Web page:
Why Is the Supreme Court’s Nursing Home Case Important?

You may have seen that the Supreme Court is hearing a case involving an Indiana nursing facility. The Court heard arguments from the attorneys in November 2022, and will issue its decision toward mid-2023.

What’s at stake? The Court is considering two primary questions. The first question is specific to government-operated nursing facilities. The now-deceased Gorgi Talevski lived in a nursing facility operated by an Indiana county, until the facility transferred him to a different nursing facility. His daughter alleges in a lawsuit that the original facility violated federal nursing facility law by giving him powerful psychotropic medications, and by wrongfully evicting him. The Court will decide whether the relevant resident rights—protecting residents against improper medication and wrongful evictions—can be enforced against a public facility in federal court.

The second question presents a risk far beyond the nursing facility sphere. In defending itself, the Indiana nursing facility argues that laws cannot be enforced in federal court against states and other public entities (including public nursing facilities) when the law is based on the public entity accepting federal money. If the Court were to adopt this reasoning, the consequences would be dire. Medicaid, SNAP (formerly food stamps), foster care payments and other public benefit programs are funded by the federal government but largely administered by states. A bad ruling in this case could make it virtually impossible for public benefits recipients to protect themselves when a state or other public entity violates federal law.

Still with me? Good. Let’s take a deeper look at the parties’ arguments.

We start with promising but somewhat surprising news. For context, remember that the Supreme Court accepts very few cases. The Court annually receives approximately 10,000 requests for review and, thus far, has accepted only 42 cases for the 2022–23 term. The Court accepting a case generally is seen as a sign that at least some Justices are favorably inclined toward the arguments of the party seeking review, which is the nursing facility in this instance. For this reason, public interest attorneys have feared the worst ever since the Court agreed to hear this case.

Curiously, however, the Justices in oral argument seemed relatively disinterested in the nursing facility’s broad-swath argument about laws based on federal funding. Here’s the thumbnail legal summary. The underlying federal law gives a right to sue when a state or other public entity deprives a person of a right created by the Constitution or federal law. This law was originally enacted more than 150 years ago and, according to the nursing facility, persons at that time could not sue to obtain a benefit promised in a contract between two other people. So, the nursing facility argues, a nursing facility resident today should not be able to sue to obtain the benefit of a contract between the federal government and a public nursing facility—specifically, the facility’s promise to honor resident rights.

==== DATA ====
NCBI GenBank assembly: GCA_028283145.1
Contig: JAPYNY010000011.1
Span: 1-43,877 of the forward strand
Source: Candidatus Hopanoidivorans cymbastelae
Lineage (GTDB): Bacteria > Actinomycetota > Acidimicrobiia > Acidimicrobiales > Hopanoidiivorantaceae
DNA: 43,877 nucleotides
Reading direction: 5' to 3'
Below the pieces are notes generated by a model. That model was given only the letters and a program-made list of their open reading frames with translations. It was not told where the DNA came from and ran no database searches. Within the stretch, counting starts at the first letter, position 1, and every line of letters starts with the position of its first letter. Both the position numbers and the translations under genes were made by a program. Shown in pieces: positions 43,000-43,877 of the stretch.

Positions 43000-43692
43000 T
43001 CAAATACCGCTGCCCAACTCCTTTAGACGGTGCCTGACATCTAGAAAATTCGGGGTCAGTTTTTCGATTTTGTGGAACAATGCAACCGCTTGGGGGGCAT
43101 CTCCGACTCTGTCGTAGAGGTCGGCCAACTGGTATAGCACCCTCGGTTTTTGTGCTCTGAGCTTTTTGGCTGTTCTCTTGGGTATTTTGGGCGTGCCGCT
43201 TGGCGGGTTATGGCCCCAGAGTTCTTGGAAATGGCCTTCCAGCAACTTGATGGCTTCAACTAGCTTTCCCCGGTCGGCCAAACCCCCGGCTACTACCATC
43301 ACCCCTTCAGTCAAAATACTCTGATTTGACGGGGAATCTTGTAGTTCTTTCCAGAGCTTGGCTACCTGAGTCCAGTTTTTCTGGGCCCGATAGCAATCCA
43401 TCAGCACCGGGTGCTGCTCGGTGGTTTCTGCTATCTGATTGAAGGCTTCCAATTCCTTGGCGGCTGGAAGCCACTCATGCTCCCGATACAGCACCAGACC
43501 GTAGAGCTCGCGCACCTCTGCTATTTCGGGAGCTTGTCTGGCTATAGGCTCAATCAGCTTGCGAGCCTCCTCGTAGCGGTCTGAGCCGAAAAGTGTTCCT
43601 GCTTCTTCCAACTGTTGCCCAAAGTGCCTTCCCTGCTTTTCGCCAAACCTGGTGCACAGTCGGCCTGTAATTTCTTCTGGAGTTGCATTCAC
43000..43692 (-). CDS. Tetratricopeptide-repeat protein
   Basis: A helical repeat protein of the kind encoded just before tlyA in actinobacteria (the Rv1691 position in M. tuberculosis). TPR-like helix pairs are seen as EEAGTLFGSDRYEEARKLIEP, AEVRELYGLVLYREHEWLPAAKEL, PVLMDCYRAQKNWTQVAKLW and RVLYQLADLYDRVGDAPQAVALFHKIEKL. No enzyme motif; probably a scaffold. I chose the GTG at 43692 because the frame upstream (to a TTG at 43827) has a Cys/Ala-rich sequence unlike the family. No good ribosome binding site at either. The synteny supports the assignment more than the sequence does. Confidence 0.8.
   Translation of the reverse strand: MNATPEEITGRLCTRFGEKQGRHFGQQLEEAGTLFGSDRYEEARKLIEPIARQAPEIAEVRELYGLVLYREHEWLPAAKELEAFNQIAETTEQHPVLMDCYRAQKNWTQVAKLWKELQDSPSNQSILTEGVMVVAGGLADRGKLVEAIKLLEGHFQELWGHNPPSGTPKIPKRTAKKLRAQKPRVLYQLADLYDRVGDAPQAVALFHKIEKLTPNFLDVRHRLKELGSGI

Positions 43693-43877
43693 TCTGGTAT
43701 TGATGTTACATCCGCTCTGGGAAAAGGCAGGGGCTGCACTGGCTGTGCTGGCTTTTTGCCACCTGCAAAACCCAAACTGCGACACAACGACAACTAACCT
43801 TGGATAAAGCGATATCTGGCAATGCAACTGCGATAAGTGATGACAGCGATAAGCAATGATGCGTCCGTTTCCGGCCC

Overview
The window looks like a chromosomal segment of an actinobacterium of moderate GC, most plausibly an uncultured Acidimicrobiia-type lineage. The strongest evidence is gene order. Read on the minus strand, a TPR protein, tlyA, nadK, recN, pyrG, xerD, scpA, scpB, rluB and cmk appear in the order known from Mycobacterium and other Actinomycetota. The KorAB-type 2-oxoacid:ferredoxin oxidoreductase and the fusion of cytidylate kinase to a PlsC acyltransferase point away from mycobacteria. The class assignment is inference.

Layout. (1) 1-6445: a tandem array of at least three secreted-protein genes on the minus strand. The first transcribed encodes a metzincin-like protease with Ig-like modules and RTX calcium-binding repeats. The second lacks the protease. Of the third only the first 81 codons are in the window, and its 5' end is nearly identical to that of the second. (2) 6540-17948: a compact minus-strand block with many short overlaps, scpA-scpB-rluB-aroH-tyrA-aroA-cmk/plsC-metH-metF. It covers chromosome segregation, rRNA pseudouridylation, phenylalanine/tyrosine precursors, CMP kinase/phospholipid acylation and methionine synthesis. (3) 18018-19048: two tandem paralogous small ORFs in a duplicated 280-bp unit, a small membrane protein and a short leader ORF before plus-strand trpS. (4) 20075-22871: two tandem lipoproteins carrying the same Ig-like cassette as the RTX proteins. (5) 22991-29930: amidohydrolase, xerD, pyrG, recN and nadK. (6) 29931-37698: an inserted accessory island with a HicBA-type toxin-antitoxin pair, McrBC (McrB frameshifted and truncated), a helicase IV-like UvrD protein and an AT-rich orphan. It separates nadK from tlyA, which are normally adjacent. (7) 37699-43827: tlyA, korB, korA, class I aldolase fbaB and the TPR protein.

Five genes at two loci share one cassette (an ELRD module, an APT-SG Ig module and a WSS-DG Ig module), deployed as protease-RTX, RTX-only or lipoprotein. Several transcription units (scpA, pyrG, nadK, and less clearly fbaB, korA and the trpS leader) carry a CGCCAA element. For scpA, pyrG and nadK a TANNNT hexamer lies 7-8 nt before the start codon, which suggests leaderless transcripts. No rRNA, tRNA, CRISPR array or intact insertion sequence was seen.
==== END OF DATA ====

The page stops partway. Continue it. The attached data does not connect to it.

‘The Justices in oral argument seemed relatively disinterested in the nursing facility’s broad-swath argument about laws based on federal funding.’

Mr. Talevski’s daughter, along with many friend-of-the-court briefs, has pushed back against this argument in a variety of ways. The simplest argument is very simple indeed: So what? Congress generally enacts a law to create new legal rights; accordingly, the relevant federal law should be interpreted based on the law’s actual language, not on preexisting law from the 1860s. In oral argument, new Justice Ketanji Brown Jackson was particularly forceful in zeroing in on this point.

By contrast, the Justices during oral argument engaged more heavily with the arguments specific to public nursing facilities. The relevant federal law gives a right to sue only for violation of federal “rights,” so one question is whether a resident’s legal protections against improper medication and wrongful evictions are “rights” for the purposes of suing in federal court. Both parties have some legal ammunition here but, as Justice Brett Kavanaugh pointed out, an “uncomfortable fact” for the nursing facility is the reality that “the statute says rights over and over again.”

The nursing facility also argues that a right to sue is contraindicated by a resident’s ability under federal nursing facility law to file a grievance with the facility and/or a complaint with the government inspection agency. Here again both parties have legal ammunition. Mr. Talevski’s daughter is more likely to prevail on this issue to the extent that the Justices find that the right to sue is complementary to, rather than incompatible with, a resident’s ability to file grievances and complaints.

So now we wait. It’s bad karma to predict what a court might do, but I can say that Justice in Aging fully supports the positions taken by Mr. Talevski’s daughter. When a Medicaid program or nursing facility violates older Americans’ rights, they must be able to protect themselves in federal court.

Eric Carlson is an attorney and Director of Long-Term Services and Supports Advocacy for Justice in Aging which, through a brief authored by AARP Foundation Litigation, appeared as friend of the court in the Supreme Court case discussed in this blog.